FONERWA header

DFID-funded support to Rwanda’s Fund for the Environment and Climate Change, FONERWA (2012 – 2015)

FONERWA group photoIn 2012 the Government of Rwanda established FONERWA as a cross-sectoral financing mechanism to achieve the development objective of environmentally sustainable, climate resilient and green economic growth. The Fund – a ground breaking initiative and the biggest of its kind in Africa – was officially launched by Prime Minister Anastase Murekezi in October 2014.

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What is FONERWA?

FONERWA is the vehicle in Rwanda through which environment and climate change finance is channelled, programmed, disbursed and monitored. As a national Basket Fund, FONERWA is an instrument to facilitate direct access to international environment and climate finance, as well as to streamline and rationalise external aid and domestic finance. Access to the Fund is open to line ministries and districts, charitable and private entities, including businesses, civil society and research institutions.

FONERWA brochure
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FONERWA launch brochure
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What role did CIDT play?

Under the DFID-funded Fund Management Team support project, CIDT provided technical assistance and capacity building for FONERWA, working towards on-going sustainability of the Fund (beyond initial capitalisation). The Fund was developed in close collaboration with Rwanda Environment Management Authority (REMA) and the Ministry of Finance (MINECOFIN).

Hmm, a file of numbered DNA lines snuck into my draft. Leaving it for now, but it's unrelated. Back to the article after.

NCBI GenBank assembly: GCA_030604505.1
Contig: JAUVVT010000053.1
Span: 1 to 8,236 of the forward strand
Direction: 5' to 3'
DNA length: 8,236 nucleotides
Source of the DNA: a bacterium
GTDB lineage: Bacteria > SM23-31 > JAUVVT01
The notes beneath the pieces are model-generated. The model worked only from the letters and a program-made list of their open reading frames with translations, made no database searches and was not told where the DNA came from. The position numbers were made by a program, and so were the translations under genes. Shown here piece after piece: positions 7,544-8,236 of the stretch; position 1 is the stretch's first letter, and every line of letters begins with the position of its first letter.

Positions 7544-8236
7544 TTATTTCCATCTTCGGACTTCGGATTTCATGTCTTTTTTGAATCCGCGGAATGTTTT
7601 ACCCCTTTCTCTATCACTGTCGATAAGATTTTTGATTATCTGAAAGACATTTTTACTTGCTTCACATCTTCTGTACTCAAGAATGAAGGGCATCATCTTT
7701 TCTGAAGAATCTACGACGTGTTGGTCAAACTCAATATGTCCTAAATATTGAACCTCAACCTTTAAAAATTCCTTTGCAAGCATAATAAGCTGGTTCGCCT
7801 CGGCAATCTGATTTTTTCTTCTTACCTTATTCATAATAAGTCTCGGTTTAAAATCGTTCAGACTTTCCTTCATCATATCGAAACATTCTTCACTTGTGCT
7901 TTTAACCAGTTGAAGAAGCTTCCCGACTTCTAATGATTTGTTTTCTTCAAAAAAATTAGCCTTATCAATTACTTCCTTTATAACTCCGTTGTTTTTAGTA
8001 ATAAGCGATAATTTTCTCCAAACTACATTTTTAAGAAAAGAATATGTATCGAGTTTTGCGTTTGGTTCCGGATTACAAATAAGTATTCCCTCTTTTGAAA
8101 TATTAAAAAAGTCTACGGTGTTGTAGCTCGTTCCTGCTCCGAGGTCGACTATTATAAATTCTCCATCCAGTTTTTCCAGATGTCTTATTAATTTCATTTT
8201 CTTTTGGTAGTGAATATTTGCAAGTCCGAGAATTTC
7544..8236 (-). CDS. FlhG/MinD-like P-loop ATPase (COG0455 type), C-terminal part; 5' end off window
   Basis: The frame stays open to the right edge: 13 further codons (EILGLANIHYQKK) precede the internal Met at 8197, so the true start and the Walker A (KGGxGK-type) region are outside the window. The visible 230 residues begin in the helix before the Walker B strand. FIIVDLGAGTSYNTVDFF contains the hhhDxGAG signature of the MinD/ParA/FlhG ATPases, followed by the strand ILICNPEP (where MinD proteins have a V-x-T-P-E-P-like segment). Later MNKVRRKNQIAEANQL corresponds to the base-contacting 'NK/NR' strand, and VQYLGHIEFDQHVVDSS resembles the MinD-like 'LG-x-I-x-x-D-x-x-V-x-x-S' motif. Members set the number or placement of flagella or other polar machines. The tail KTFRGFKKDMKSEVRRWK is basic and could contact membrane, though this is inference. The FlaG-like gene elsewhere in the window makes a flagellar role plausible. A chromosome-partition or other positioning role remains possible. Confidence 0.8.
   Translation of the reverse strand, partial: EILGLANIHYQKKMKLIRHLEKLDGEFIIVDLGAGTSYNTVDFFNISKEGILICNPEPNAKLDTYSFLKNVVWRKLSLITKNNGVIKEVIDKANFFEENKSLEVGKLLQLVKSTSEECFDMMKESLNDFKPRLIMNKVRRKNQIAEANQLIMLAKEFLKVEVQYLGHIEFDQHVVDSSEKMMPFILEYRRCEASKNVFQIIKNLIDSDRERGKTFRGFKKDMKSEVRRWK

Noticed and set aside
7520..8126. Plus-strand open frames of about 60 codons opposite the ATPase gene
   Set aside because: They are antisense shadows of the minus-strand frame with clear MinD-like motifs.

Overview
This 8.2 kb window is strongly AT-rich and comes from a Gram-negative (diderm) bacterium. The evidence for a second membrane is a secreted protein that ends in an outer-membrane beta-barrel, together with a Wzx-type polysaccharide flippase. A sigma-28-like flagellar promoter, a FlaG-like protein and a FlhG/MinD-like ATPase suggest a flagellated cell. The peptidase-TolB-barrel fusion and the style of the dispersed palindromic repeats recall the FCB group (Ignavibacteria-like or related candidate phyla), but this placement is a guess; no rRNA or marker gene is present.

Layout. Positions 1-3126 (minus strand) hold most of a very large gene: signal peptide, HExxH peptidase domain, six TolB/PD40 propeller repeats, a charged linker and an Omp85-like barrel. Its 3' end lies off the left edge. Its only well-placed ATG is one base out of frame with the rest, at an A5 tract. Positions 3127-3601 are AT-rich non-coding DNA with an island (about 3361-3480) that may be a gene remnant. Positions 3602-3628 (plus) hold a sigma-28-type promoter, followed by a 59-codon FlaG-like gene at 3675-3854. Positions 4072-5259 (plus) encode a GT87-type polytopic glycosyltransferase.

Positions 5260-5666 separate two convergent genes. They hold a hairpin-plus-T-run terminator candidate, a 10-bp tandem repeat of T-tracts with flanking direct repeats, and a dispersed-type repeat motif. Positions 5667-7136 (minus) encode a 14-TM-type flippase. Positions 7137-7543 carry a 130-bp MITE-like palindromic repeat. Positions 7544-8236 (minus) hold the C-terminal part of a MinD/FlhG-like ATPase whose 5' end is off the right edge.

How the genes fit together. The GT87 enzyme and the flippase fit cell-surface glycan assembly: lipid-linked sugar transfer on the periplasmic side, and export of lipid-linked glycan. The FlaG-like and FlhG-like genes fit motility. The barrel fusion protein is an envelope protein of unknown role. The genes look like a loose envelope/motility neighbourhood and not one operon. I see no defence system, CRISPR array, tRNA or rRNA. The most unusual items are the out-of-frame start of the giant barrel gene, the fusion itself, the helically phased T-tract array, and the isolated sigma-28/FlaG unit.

The Centre seconded a full-time staff member to Rwanda as programme manager, and by October 2012 a strong team of six Rwandan and international experts was recruited. CIDT’s capacity development approach was to transfer operational skills from international experts to the national Fund Management Team , through training and on-the-job coaching and mentoring. A Fund management office was established in the Rwanda Environment Management Authority, reporting quarterly to DFID.

In 2013 the Centre’s team established the Fund website and ran workshops across the Government of Rwanda to raise awareness of the Fund. An online platform was set up to support the complex fund application process. Two governance committees – the Fund technical committee and Fund management committee – were established to provide strong external scrutiny and authorise commitment of project finances. Once the Fund was operational and fully capitalised (by the UK’s International Climate Fund, ICF and Germany’s Development Bank KFW), Rwanda started to finance climate change interventions to support the country’s national development agenda. The focus of the Centre’s work shifted to operationalising the Fund through quarterly calls for project proposals from public and private sector beneficiaries.

Key to the Fund’s success has been ensuring that capacity exists to access the Fund, within both the public and private sector. Potential beneficiaries must understand how climate finance works, how to scope eligible projects and how to structure successful proposals. The first call for proposals to the Fund generated over 800 applications, indicating high national demand. The most promising project concepts were selected and applicants received technical support to develop fully costed project documents. In 2013 the first projects were approved and funds committed.

In 2014 the Centre received a one-year programme extension from DFID to support fund institutionalisation by the Government of Rwanda.   During this extension year CIDT worked to develop Fund systems to monitor and evaluate implementing projects, and to build organisational capacity and systems necessary for the team of consultants to evolve into the GoR FONERWA Secretariat.